Essays in Idleness


Twenty years

I am, plainly and without revision, reprinting my essay from five years ago, which was then entitled, “Fifteen years.” It states what I have to say about terror strikes, Afghanistan, Iraq, the Islamic tide and the Western, Christian response to it, in a way that I don’t think will change in the foreseeable future. My continuing sympathy for all victims of this world’s revolutionary events.


A generation or more is necessary to see any large event in some historical perspective. That the fall of the Berlin Wall was a “large event” we could see immediately, but not what it portended. The political world would be transformed, but the New World Order that George Bush Senior foresaw was a mirage. Ditto with events since 9/11.

Several thousand were killed on that day in 2001 — the anniversary of the Ottoman defeat at the Gates of Vienna. This was a comparatively small number, by modern standards. The rich symbolism of this Islamist operation was lost on the West, which no longer cares for history or legend. A brilliant assault of “asymmetric warfare,” it fulfilled all of its objectives. The torch has since been passed from the more moderate al-Qaeda to the more fanatic Daesh, and will be passed again in due course. Osama bin-Laden personally lost face by being hunted down and killed like a rat, but his vision of a restored Islamic Caliphate survives him. It inspires still the young in heart and mind.

The immediate intention was to humiliate the “Great Satan”; to awaken the sleeping giant and make him blindly thrash; to goad him into self-destructive behaviour as he struck against an enemy he could neither locate nor understand. Beyond this: to expose him as a paper tiger, tilting a balance of power, and transferring initiative from the mightily-armed “Crusader” to the nimble “Jihadi.” Within the Muslim world: to show that only the radical Salafist faction could get results, could change the direction of history and, as it were, “make Arabia great again.”

As I suggested above, we are still too close to this event to grasp its full significance; but after fifteen years we in the West are in a much worse position than we were on the 10th of September, 2001. We showed, as the Islamists predicted, that we did not have the stamina to prevail, even against weak adversaries; that America and allies could only fight “Vietnams.” Our will is shaken, and to Salafist delight, we have by now expressed contrition for fourteen centuries of Christian defence against Islamic aggression. We bow respectfully, as our culture is insulted, and as versions of Shariah are imposed. In disregard of our own security, we have thrown our borders open to massive Muslim immigration. We follow, at every junction, the course of sentimentality, and adapt to the certainty of defeat. After each hit we call for grief counsellors.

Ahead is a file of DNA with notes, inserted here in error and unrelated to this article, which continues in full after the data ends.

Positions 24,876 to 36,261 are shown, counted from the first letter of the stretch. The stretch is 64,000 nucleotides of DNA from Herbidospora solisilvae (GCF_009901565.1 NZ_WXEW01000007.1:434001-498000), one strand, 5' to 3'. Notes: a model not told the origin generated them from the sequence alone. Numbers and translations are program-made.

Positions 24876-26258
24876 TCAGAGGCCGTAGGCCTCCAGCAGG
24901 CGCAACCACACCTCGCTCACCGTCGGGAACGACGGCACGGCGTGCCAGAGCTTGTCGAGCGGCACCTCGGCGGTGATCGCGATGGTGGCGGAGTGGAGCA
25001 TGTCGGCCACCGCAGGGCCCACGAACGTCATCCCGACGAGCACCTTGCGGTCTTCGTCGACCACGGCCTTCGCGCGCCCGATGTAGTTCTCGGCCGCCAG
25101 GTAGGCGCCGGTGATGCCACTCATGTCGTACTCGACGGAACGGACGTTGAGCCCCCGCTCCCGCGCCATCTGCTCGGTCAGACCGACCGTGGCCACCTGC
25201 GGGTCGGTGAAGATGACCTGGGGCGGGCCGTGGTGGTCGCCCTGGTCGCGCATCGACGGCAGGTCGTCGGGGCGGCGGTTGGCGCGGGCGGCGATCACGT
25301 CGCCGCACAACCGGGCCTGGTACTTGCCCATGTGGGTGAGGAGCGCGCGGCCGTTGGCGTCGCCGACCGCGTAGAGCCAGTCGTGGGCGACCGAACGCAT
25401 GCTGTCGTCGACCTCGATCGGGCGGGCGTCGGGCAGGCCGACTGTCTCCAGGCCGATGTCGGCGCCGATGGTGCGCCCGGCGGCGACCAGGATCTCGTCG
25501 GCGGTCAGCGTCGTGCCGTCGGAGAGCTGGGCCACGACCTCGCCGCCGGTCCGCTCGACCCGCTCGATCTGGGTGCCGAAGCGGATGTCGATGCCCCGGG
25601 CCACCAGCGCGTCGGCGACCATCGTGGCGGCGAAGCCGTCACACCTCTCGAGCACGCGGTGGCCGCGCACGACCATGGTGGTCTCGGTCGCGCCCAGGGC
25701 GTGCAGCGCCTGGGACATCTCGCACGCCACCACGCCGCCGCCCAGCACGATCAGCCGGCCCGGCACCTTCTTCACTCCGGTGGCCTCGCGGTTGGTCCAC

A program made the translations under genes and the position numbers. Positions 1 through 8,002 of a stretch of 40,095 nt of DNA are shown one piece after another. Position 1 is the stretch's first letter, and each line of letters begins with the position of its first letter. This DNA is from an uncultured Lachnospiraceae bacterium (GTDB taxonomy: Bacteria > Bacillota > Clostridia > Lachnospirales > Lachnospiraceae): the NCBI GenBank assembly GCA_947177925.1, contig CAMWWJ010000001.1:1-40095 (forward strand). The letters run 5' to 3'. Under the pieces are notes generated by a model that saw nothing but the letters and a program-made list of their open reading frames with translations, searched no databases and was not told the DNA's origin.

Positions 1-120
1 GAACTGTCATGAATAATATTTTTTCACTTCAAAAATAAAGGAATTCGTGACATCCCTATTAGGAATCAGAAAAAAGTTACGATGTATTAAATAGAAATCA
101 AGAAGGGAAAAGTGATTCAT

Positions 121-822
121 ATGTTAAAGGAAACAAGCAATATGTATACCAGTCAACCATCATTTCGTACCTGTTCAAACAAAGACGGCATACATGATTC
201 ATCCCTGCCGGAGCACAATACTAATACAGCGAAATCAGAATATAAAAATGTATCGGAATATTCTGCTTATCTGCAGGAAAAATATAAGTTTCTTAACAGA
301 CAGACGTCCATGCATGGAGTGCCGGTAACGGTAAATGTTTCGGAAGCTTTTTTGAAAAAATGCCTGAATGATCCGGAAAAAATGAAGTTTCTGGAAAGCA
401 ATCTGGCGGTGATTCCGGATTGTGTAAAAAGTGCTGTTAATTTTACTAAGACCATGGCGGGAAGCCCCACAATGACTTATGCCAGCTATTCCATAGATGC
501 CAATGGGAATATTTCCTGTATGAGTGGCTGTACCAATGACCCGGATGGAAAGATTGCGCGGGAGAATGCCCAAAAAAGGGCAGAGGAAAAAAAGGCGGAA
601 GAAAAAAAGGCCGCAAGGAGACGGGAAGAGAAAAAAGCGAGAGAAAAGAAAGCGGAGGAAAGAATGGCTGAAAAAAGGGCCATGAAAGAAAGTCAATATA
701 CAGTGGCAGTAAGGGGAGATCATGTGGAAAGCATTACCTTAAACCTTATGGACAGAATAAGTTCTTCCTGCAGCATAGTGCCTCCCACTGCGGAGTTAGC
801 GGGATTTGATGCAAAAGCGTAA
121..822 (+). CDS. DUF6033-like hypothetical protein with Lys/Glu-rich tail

It is instructive that, in the present circumstances, with Christians reduced to desperation through much of the Near East, we import Muslim refugees almost exclusively. The Christians flee to the protection of the Kurds; not to refugee camps in which they would risk massacre. Western governments take only from those camps; or in Europe, the flotillas launched from Turkey and Libya. The Islamists gloat at this demographic achievement; the Daesh now recruit from the disaffected young in the new Muslim ghettoes of Europe, radicalized in Saudi-built-and-financed mosques. Few directly engage in suicidal acts of terrorism; but those who do are lionized as heroes. Lesser, safer acts, such as rape of European women, and desecration of churches and synagogues, have become commonplace. We are, and we know that we are, as incapable of assimilating these migrants as the Romans were of assimilating the Vandals and Huns through their increasingly porous frontiers.

Crucially, in the mindless fantasy of “multiculturalism,” we refuse to recognize the contradictions between Islamic and Christian teaching, and look the other way, muttering fatuities about “the religion of peace” after each psychopathic explosion. This is just what Osama predicted: the harder the blows, the more docile we would become, and the more complacent in the face of the ancient Islamic demand for submission.

The genius of Osama bin-Laden, and Ayman al-Zawahiri, was to know that the de-Christianizing West would respond in this way. Their propaganda spelt out, from the beginning, the argument for their methods. They called us chestless wonders; they said we would fold under any sustained pressure; that we had lost the confidence of our Christian identity. We are an aging society now, vitiated by abortions, needing immigrants to pay our pensions; a people addicted to drugs, from opiates to iPhones; lapsed in creature comforts, and spineless in the face of adversity.

Not all of us, of course. I am sometimes impressed by the number of remnant faithful to the old Christian religion, and its “Western ideals.” In moments of crisis, as we saw for some weeks after the Twin Towers came down, the rest of the population stirs. Yet by Christmas of 2001 they were snoring again, and again the liberal reflexes were twitching. Not al-Qaeda but “Bush” was already being blamed for disturbing the peace.

Bush made one fatal mistake. He “overmisestimated” his countrymen’s ability to stay what he knew must be a long and difficult course. His “flypaper” strategy — as I called it at the time — was to engage the Islamists in their native East; to let them go fight in places like Kandahar and Fallujah, where they would be irresistibly attracted to, and annihilated by, vastly superior American military discipline, logistics, and firepower. It was working too well: Americans began to feel safe again, resented the foreign bloodshed and expense, and so called the boys home. Now the flypaper hangs over the West.